What’s the most important club in the golf bag?
By Paul Gueorgieff
Editor, Golfer Pacific NZ
Is 14 clubs too many?
That was the question I was asking myself after playing in a fun event last month.
The team I play interclub for at my club won our grade this year — yes, I’m bragging — and we got together for a post-season celebration.
It was just a nine-hole event but with a limit of four clubs.
I made my decision well before tee-off which clubs I would choose.
Our golf course measures nearly 5900 metres off the members’ tees, which I believe is the longest in the lower North Island, even though it is only par 71.
For that reason my first choice of club was driver. I felt it was important to maintain length off the tee to give myself a chance of making it to the green.
My second choice of club was a hybrid. There were two reasons for this selection. One was that it would give me some chance of getting to the green in two on par fours. (I can already hear my friends scoffing at that last statement.)
The second reason I chose the hybrid was that it would act as my putter. Clever thinking, I thought.
That left me with two more choices. I plumped for a pitching wedge for around the greens and a six iron as a middle club.
I was now set.
This was not a serious event, we had a bit of fun, I did not play well but I enjoyed myself.
However, coming to the second-last of the nine holes I suddenly realised I had only used three of the four clubs. This was not intentional, it was just the way it happened.
The club I did not use at all was the six iron. I started to wonder why.
In the first instance I hardly got to a position where I would commonly use a six iron. But I also realised that when I got to a position that was a little outside my six iron-length, it was just as easy to hit a chopped down hybrid rather that a hard six iron.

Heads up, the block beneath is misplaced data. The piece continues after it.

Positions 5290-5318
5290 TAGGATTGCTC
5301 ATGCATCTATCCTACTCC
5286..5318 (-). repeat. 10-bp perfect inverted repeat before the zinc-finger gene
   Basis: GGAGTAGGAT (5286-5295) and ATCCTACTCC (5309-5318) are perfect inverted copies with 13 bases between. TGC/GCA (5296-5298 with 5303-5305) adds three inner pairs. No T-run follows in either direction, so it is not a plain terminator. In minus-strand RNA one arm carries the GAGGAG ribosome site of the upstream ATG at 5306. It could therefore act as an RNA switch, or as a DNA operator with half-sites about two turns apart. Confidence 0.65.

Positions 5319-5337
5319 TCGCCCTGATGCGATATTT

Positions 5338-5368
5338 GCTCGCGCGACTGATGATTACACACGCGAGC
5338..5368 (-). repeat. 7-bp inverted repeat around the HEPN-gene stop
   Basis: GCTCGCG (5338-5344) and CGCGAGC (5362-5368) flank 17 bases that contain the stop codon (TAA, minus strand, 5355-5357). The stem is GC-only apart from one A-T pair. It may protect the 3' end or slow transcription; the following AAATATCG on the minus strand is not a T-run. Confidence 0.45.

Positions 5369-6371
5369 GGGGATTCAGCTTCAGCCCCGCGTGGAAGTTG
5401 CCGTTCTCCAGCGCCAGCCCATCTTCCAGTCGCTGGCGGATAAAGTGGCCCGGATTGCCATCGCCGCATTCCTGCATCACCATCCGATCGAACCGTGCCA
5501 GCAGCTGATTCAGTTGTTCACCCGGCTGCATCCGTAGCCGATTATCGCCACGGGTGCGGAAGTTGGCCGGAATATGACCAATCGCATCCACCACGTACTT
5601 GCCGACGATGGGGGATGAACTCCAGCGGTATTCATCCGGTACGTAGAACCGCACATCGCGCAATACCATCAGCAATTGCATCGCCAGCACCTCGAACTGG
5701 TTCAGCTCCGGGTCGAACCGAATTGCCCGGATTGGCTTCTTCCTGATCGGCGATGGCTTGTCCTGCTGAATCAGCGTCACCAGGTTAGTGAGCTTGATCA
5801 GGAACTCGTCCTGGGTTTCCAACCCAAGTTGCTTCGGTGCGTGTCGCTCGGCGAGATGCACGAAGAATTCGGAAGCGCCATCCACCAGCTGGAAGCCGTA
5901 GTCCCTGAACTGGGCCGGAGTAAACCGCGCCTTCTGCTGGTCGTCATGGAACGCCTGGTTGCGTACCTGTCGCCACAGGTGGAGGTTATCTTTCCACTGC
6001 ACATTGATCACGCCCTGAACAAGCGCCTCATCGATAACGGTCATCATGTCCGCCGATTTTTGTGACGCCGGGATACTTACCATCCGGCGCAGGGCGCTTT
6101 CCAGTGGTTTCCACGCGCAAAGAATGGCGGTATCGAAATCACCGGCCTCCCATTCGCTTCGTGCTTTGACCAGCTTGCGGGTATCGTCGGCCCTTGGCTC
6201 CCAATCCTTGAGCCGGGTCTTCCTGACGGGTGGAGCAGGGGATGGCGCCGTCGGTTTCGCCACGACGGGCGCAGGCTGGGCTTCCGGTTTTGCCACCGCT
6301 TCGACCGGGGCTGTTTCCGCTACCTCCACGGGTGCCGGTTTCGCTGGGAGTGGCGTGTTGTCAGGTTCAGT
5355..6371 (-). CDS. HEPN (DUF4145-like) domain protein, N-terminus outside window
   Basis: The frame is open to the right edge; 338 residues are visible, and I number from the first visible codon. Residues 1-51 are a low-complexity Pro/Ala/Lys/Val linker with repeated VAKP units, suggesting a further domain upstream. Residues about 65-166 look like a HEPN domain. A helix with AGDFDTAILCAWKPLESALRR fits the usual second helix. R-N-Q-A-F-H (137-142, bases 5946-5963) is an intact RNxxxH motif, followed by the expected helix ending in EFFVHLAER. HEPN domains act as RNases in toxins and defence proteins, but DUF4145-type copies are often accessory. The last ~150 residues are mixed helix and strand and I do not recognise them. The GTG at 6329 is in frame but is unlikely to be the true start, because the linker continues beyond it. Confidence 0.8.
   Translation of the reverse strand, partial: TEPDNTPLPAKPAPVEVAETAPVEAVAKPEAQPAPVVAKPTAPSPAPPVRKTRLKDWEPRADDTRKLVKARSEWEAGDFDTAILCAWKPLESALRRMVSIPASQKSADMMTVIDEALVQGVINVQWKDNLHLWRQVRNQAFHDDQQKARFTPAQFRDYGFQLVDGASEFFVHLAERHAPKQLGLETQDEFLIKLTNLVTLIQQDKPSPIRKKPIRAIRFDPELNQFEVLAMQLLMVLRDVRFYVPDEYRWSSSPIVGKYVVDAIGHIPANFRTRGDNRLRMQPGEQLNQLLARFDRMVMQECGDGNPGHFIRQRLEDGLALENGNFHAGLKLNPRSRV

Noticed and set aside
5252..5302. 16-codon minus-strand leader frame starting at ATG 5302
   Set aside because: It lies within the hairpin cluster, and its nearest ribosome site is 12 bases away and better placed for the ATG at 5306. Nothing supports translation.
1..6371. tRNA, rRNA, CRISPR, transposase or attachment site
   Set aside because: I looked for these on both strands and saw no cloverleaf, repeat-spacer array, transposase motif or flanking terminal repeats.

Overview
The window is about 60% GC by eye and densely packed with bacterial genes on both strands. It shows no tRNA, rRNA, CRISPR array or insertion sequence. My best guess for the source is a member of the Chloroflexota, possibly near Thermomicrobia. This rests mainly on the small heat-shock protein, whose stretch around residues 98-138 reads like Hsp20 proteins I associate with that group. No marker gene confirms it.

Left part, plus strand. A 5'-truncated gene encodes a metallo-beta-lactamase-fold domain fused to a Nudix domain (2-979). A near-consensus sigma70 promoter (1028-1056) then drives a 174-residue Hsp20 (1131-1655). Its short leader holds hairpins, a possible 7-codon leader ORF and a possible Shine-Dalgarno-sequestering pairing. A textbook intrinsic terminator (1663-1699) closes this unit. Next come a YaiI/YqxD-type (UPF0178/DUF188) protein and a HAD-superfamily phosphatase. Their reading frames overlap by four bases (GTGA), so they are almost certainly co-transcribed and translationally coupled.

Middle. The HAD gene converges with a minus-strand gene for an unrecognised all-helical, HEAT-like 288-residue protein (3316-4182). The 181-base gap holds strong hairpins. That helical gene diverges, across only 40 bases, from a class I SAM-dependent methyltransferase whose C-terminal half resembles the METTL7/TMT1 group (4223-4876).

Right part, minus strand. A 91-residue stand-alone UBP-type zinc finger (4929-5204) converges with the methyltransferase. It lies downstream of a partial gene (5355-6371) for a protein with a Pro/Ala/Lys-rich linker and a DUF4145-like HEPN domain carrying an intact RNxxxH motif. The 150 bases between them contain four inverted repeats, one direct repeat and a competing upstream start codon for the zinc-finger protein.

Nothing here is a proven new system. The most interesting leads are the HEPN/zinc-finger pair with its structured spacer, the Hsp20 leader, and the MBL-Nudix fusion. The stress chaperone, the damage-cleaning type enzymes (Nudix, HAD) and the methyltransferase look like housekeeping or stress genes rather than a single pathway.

But perhaps the biggest lesson I learned was that I could not putt with the hybrid. To be fair that is something I never practice, but three putts were common and there was one four-putt from a very moderate distance.
One of my playing partners gleefully told me afterwards that I had 29 putts over nine holes. That is horrible.
But it hammered home to me the saying that the most important club in the bag is the putter. Putt well and you’ll score well — even if the rest of your game is only average.
If I play a similar event again, my first choice of club will be the putter.
But the event also got me thinking about all the clubs we carry around in a normal round of golf. We are allowed 14 and we all put 14 in the bag.
We all try to act like the professionals and choose the perfect club but to be frank we can all improvise with most clubs, especially the mid-irons.
I rest my case.